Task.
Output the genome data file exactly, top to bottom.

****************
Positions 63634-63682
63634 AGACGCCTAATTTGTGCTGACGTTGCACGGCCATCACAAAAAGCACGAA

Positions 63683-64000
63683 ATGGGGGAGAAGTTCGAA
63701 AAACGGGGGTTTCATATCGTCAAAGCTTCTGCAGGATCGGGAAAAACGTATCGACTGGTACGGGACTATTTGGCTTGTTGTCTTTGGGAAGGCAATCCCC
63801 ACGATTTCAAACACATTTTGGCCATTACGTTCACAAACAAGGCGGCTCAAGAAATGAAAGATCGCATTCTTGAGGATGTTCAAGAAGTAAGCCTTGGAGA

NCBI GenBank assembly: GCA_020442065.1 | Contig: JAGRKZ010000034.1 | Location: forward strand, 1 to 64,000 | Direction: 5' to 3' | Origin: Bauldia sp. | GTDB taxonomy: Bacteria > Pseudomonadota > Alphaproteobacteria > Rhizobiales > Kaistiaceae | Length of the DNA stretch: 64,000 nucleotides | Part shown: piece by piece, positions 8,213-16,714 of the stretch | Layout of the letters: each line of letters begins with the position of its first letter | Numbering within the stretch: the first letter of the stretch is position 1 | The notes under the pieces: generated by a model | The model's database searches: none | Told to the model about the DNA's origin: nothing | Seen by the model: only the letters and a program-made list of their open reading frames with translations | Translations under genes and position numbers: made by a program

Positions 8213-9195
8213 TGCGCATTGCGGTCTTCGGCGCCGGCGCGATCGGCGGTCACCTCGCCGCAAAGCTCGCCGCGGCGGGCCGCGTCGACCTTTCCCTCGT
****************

Positions 63634-63682
63634 AGACGCCTAATTTGTGCTGACGTTGCACGGCCATCACAAAAAGCACGAA

Positions 63683-64000
63683 ATGGGGGAGAAGTTCGAA
63701 AAACGGGGGTTTCATATCGTCAAAGCTTCTGCAGGATCGGGAAAAACGTATCGACTGGTACGGGACTATTTGGCTTGTTGTCTTTGGGAAGGCAATCCCC
63801 ACGATTTCAAACACATTTTGGCCATTACGTTCACAAACAAGGCGGCTCAAGAAATGAAAGATCGCATTCTTGAGGATGTTCAAGAAGTAAGCCTTGGAGA

NCBI GenBank assembly: GCA_020442065.1 | Contig: JAGRKZ010000034.1 | Location: forward strand, 1 to 64,000 | Direction: 5' to 3' | Origin: Bauldia sp. | GTDB taxonomy: Bacteria > Pseudomonadota > Alphaproteobacteria > Rhizobiales > Kaistiaceae | Length of the DNA stretch: 64,000 nucleotides | Part shown: piece by piece, positions 8,213-16,714 of the stretch | Layout of the letters: each line of letters begins with the position of its first letter | Numbering within the stretch: the first letter of the stretch is position 1 | The notes under the pieces: generated by a model | The model's database searches: none | Told to the model about the DNA's origin: nothing | Seen by the model: only the letters and a program-made list of their open reading frames with translations | Translations under genes and position numbers: made by a program

Positions 8213-9195
8213 TGCGCATTGCGGTCTTCGGCGCCGGCGCGATCGGCGGTCACCTCGCCGCAAAGCTCGCCGCGGCGGGCCGCGTCGACCTTTCCCTCGT